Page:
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Titolo:
Physiological evidence of gender differences in word recognition: a magnetoencephalographic (MEG) study
Autore:
Walla, P; Hufnagl, B; Lindinger, G; Deecke, D; Lang, W;
Indirizzi:
Univ Vienna, Clin Clin Neurol, A-1090 Vienna, Austria Univ Vienna ViennaAustria A-1090 in Clin Neurol, A-1090 Vienna, Austria
Titolo Testata:
COGNITIVE BRAIN RESEARCH
fascicolo: 1, volume: 12, anno: 2001,
pagine: 49 - 54
SICI:
0926-6410(200108)12:1<49:PEOGDI>2.0.ZU;2-U
Fonte:
ISI
Lingua:
ENG
Soggetto:
EVENT-RELATED POTENTIALS; SEX-DIFFERENCES; MEMORY; WOMEN; PERFORMANCE; ASYMMETRIES; LATERALIZATION; MORPHOMETRY; HORMONES; CORTEX;
Keywords:
magnetic field recording; word recognition; gender difference;
Tipo documento:
Article
Natura:
Periodico
Settore Disciplinare:
Life Sciences
Citazioni:
22
Recensione:
Indirizzi per estratti:
Indirizzo: Walla, P Univ Vienna, Clin Clin Neurol, Wahringer Gurtel 18-20, A-1090 Vienna, Austria Univ Vienna Wahringer Gurtel 18-20 Vienna Austria A-1090 Austria
Citazione:
P. Walla et al., "Physiological evidence of gender differences in word recognition: a magnetoencephalographic (MEG) study", COGN BRAIN, 12(1), 2001, pp. 49-54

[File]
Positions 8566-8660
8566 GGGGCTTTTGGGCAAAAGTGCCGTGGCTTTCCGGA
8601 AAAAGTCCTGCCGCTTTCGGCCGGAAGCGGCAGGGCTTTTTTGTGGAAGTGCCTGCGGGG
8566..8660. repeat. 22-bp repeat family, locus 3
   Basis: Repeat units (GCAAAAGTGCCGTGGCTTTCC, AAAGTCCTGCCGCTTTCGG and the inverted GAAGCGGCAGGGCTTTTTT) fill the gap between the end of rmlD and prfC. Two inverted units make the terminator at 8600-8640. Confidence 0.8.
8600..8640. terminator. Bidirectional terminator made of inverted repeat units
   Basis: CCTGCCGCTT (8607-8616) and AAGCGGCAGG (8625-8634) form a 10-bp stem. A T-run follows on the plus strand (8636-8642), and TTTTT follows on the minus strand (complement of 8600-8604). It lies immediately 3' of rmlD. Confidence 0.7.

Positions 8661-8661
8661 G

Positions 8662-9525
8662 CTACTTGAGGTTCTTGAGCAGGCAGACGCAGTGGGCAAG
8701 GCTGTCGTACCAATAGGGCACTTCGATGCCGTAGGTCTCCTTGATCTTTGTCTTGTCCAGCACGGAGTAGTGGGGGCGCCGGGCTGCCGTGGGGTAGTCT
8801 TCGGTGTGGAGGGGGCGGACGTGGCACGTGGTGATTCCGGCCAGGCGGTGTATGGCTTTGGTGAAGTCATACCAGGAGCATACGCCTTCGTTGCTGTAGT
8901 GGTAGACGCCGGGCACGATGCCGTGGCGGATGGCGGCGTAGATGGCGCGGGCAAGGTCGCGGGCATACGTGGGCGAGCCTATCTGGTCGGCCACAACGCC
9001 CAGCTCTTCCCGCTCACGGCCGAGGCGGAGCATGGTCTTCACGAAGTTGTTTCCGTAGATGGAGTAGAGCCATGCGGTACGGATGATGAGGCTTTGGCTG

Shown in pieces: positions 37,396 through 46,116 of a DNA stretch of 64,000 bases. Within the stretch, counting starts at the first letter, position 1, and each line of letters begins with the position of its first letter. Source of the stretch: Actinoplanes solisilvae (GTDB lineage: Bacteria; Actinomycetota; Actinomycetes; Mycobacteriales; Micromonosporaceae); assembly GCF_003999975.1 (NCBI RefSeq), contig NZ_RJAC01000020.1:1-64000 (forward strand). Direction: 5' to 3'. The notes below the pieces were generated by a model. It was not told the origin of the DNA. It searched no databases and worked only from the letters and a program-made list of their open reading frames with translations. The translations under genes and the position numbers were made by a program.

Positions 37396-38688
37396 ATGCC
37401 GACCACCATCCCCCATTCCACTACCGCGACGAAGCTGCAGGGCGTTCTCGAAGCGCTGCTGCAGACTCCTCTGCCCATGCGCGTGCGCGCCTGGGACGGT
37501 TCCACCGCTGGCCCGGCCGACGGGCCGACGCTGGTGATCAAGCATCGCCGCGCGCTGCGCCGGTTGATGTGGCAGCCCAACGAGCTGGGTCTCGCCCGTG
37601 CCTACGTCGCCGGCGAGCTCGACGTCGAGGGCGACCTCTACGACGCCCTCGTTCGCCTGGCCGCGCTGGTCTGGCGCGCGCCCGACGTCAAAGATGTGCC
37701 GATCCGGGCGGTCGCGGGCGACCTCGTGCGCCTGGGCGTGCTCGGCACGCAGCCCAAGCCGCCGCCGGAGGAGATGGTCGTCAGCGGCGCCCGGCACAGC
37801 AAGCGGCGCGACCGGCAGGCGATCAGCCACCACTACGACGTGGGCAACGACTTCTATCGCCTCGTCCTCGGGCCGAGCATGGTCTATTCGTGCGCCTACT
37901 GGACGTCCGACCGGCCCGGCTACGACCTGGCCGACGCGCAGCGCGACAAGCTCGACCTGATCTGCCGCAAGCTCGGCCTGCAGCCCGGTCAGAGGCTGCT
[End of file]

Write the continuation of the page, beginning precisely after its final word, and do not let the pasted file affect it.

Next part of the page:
Abstract

Magnetic field recordings were made in order to describe brain processes during a word recognition experiment. We investigated 26 healthy young subjects (14 females) and focused on gender differences related to recognition performance and brain activity. From about 200 ms to 350 ms after word onsetthe event-related field (ERF) patterns differed significantly between women and men, although the mean recognition performances did not. Differences were due to different strengths of activation as well as due to the involvement of different neural structures as underlined with statistical analysis. We interpret that our physiological findings demonstrate that different mental strategies are used for correct word recognition in the brains of women and men as assessed with magnetoencephalography (MEG). Our data might belinked to previous findings about the hemispheric asymmetry in male subjects (left lateralized) compared to women in whom both hemispheres seem to beequally involved in word processing. (C) 2001 Elsevier Science B.V. All rights reserved.

ASDD Area Sistemi Dipartimentali e Documentali, Università di Bologna, Catalogo delle riviste ed altri periodici
Documento generato il 18/01/20 alle ore 01:47:15